The experience of activity pacing in chronic pain management-An interpretive phenomenological analysis of out-patient physiotherapists and patients.
Scott-Dempster C., Toye F., Barker K.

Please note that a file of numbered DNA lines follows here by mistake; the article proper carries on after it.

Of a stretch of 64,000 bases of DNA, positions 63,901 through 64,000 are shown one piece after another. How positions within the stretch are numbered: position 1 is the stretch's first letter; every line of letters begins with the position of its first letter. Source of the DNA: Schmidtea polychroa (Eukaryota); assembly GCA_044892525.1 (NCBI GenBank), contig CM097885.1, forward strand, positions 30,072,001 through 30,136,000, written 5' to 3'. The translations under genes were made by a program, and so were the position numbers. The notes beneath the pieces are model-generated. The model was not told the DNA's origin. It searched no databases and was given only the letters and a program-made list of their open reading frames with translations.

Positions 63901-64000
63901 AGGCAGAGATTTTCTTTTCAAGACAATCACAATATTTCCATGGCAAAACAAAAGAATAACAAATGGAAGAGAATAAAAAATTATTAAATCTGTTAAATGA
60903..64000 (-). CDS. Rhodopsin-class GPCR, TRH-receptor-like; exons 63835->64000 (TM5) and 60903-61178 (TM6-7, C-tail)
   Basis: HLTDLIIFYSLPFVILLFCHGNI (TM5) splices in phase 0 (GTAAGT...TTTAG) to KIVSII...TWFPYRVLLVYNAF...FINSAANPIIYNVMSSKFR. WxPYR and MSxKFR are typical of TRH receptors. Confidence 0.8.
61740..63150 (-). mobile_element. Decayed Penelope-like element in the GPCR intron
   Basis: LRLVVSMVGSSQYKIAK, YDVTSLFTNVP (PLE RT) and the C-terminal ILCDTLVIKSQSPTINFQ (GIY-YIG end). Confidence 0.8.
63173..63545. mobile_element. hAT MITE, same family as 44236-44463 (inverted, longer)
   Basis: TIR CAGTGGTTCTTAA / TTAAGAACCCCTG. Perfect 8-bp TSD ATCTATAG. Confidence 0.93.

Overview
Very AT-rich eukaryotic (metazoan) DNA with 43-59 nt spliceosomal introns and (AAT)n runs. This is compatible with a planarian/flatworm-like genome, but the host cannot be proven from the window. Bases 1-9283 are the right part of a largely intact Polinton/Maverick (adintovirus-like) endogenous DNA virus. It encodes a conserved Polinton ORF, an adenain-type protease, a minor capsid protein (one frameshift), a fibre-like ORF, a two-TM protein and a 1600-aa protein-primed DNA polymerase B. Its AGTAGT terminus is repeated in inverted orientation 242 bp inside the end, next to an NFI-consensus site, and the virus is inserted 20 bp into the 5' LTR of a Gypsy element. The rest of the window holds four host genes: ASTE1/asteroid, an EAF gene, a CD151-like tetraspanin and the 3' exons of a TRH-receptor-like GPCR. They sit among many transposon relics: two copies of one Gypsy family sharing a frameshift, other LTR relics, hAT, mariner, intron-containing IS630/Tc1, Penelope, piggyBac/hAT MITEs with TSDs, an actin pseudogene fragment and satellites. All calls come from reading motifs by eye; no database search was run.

PURPOSE: Activity pacing (AP) is widely used to manage chronic pain. However, recent developments in pain management do not necessarily include AP. Research has explored the experience of AP for physiotherapists who specialize in chronic pain. The innovation of this study is to build on previous research by exploring the experiences of patients and physiotherapists who do not specialize in chronic pain. METHODS: We interviewed eight patients with chronic musculoskeletal pain who had used AP and eight physiotherapists working in an out-patient department who had not specialized in chronic pain. Interviews were recorded, and transcribed verbatim and Interpretative Phenomenological Analysis (IPA) were used for analysis. RESULTS: We present the following themes: 1) I have tried everything and have no other place to go; 2) AP provides a tangible, physical structure that can be used flexibly; 3) working to retune the brain to a different way of life; 4) retuning the brain can pay off in the end as "less is more"; 5) working hard to connect with patients; 6) connecting with patients can be exhausting; and 7) the patient needs to be on board. CONCLUSION: AP can provide a useful vehicle for psychological change through experiential learning. It can support psychological flexibility and is not incompatible with other biopsychosocial approaches.